Pan Frying Lean Fish in Sunflower Oil May Offer Better Health Benefits

February 16, 2010

FOR IMMEDIATE RELEASE

CHICAGO – Pan-frying cod fish with sunflower oil may lead to a higher consumption of omega-3 fatty acids, according to a new study in the Journal of Food Science published by the Institute of Food Technologists.

Many studies have recommended consuming fish high in omega-3 fatty acids to promote optimal health. Pan frying is the most common way that fish is prepared, and it can affect the amount and quality of the fat content in the fish.

Researchers from University of Navarra in Pamplona, Spain, analyzed lean and fatty fish (cod and farmed salmon) after the application of pan-frying, using extra virgin olive oil and sunflower oil.
Results showed the following:

  • Both oils have nutritional value; however, the use of extra virgin olive oil led to a higher fat absorption rate than the sunflower oil in both fish. 
  • The fat content of the salmon was hardly affected by pan-frying, while the cod showed a significant increase in fat content with both oils. 
  • The dietary supply of omega-3 in salmon was much higher regardless of oil type used when pan-frying.

“With these results it is possible to conclude that, regarding the intake of omega-3 fatty acids, pan frying lean fish with sunflower oil may be more beneficial than using olive oil because it would lead to a higher consumption of these compounds.  However the use of extra virgin olive oil was efficient to avoid a significant increase of the lipid oxidation intensity during frying in cod,” said lead researcher Diana Ansorena. “The type of oil has more influence in the nutritional fish quality for the lean fish compared to that of the fatty fish”.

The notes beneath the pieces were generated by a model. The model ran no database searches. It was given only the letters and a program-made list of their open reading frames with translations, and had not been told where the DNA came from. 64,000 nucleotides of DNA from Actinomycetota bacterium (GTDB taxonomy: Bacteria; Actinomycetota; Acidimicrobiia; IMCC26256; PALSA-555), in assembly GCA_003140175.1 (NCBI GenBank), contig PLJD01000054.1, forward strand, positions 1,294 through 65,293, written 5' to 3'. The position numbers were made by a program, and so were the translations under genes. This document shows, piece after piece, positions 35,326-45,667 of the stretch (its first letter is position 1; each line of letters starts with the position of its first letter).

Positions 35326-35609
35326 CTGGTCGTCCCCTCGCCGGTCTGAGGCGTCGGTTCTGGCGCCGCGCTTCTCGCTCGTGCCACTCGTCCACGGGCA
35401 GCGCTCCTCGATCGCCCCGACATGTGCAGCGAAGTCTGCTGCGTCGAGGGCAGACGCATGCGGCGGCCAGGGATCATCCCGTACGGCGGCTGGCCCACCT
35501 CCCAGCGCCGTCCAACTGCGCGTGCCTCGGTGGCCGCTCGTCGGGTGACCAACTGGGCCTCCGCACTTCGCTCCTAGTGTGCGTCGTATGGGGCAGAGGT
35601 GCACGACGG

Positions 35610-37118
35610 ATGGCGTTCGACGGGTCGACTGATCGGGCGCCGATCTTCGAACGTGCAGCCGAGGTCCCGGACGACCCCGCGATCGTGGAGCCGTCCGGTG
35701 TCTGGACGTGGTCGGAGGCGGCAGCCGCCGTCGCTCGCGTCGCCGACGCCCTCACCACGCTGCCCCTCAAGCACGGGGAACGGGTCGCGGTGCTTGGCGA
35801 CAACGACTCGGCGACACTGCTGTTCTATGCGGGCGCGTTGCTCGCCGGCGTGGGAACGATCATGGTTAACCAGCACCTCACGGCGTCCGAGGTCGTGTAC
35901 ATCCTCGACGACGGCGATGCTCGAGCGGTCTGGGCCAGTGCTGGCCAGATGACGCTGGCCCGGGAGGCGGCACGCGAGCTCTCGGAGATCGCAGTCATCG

To receive a copy of the study, please contact Jeannie Houchins at jhouchins@ift.org.

 

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The Institute of Food Technologists (IFT) is a nonprofit scientific society. Our individual members are professionals engaged in food science, food technology, and related professions in industry, academia, and government. IFT's mission is to advance the science of food, and our long-range vision is to ensure a safe and abundant food supply, contributing to healthier people everywhere. 

For more than 70 years, the IFT has been unlocking the potential of the food science community by creating a dynamic global forum where members from more than 100 countries can share, learn, and grow. We champion the use of sound science across the food value chain through the exchange of knowledge, by providing education, and by furthering the advancement of the profession. IFT has offices in Chicago, Illinois, and Washington, D.C. For more information, please visit ift.org.

© 2010 Institute of Food Technologists

FOR MORE INFORMATION:
Jeannie Houchins, MA, RD
312.604.0231
jhouchins@ift.org